Does it sound extreme? At the time, it felt totally reasonable. I was fighting for survival, and planning helped me like it helped people in the middle ages gather supplies for the winter. So what if there was some added stress? There’d better be some when the stakes are high! 

As life has it, achieving one goal only led me to another. I initially wanted to save enough for one month of rent, then three, then a short trip, and off it went. Eventually, I didn’t have goals, but the goals had me. A tricky question of “how to be worthwhile” became an easier one of “how to work more”. I kept going like this for the next 10 years.

It was a never stopping treadmill. Even after buying an apartment, visiting Hawaii, and founding a startup, there was no peace in achieving. That’s the paradox of if: “I’ll be at peace when I get what I want” really means “I refuse to be at peace today”. 

In a way, goals are like gambling. We bet that achieving them will make us feel a certain way. How exactly? We decide by imagining our feelings as if we achieved our goals more–or–less now. However, we really need to consider how we will feel when our circumstances, passions, and priorities change. And most people are bad at predicting the future.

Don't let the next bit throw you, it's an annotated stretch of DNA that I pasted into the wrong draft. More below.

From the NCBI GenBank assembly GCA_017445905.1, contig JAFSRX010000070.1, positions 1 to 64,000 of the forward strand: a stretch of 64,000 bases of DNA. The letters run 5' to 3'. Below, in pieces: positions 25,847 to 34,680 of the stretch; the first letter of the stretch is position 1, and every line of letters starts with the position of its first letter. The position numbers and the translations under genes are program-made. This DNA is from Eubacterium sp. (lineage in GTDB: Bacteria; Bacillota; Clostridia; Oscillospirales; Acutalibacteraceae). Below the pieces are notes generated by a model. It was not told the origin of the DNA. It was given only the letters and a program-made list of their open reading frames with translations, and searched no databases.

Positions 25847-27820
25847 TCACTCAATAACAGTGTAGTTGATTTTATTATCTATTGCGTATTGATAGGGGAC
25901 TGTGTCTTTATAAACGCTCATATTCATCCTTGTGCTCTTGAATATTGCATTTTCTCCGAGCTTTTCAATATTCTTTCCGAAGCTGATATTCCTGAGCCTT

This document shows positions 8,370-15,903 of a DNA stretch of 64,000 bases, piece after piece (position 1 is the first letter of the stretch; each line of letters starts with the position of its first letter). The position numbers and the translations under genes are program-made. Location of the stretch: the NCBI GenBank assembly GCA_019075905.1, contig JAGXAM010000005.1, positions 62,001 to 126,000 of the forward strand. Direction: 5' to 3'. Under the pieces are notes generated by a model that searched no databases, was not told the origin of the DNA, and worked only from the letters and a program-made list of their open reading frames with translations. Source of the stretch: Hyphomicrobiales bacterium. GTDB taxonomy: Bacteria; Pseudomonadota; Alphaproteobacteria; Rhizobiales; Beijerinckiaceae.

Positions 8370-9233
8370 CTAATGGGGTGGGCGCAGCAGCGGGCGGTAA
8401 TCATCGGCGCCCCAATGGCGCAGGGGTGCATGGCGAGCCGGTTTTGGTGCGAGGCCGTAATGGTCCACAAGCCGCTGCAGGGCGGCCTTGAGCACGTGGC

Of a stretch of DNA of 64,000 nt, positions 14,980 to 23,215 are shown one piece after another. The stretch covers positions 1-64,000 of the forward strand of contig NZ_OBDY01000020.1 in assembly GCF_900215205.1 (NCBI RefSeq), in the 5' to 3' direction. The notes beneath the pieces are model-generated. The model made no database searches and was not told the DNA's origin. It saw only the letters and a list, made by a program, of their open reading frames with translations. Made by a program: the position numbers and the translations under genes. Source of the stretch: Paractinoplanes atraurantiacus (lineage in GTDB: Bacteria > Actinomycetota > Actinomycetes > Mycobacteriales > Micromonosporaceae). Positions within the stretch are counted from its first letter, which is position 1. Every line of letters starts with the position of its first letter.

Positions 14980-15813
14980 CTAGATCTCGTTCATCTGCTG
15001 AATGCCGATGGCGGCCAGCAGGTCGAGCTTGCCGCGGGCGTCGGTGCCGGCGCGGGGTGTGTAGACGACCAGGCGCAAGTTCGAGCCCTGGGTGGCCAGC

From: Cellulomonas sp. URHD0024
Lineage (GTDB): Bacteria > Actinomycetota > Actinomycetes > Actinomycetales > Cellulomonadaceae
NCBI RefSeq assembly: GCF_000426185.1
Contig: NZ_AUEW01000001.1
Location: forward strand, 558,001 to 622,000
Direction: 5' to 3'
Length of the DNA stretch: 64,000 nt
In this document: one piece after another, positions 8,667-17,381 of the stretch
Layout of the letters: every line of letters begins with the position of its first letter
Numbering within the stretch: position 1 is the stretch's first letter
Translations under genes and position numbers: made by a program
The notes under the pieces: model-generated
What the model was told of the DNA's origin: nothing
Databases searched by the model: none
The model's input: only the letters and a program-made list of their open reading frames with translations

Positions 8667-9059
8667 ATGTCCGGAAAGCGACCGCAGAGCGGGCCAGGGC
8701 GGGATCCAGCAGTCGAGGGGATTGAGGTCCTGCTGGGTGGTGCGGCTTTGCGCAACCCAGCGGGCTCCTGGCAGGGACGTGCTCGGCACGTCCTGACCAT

So goals are helpful to a certain point, and I passed that point a long time ago.

The acceptance

Once I realized that the game I was playing was rigged, I thought about therapy.

Initially, I was hesitant. I expected to hear advice about accepting life as it is without judging. To me, it resembled becoming a sea squirt. It’s a creature that finds a rock on the ocean floor, permanently attaches to it, and then eats its own “brain”. It only needed one to swim around. I didn’t want to accept my current rock; I craved swimming in the ocean of life.

But I also didn’t see many other options, so I started therapy. Surprisingly, it didn’t tranquilize my mind. It blew it.

It took some digging and inner work, but then everything just clicked. I realized that inner peace is a way of thinking, not something to achieve. I internalized that my achievements don’t determine my value. That the word “loser” is just an emotionally charged label with no actual meaning. That my fear of rejection actually says something awesome about me: that I value my relationships. 

I also learned that it’s okay to choose what I enjoy instead of what I “should” do. Even the word “should” became quite hard to define. Seriously, try it.

Suddenly I had agency over my feelings. They no longer had me. Now, I had them.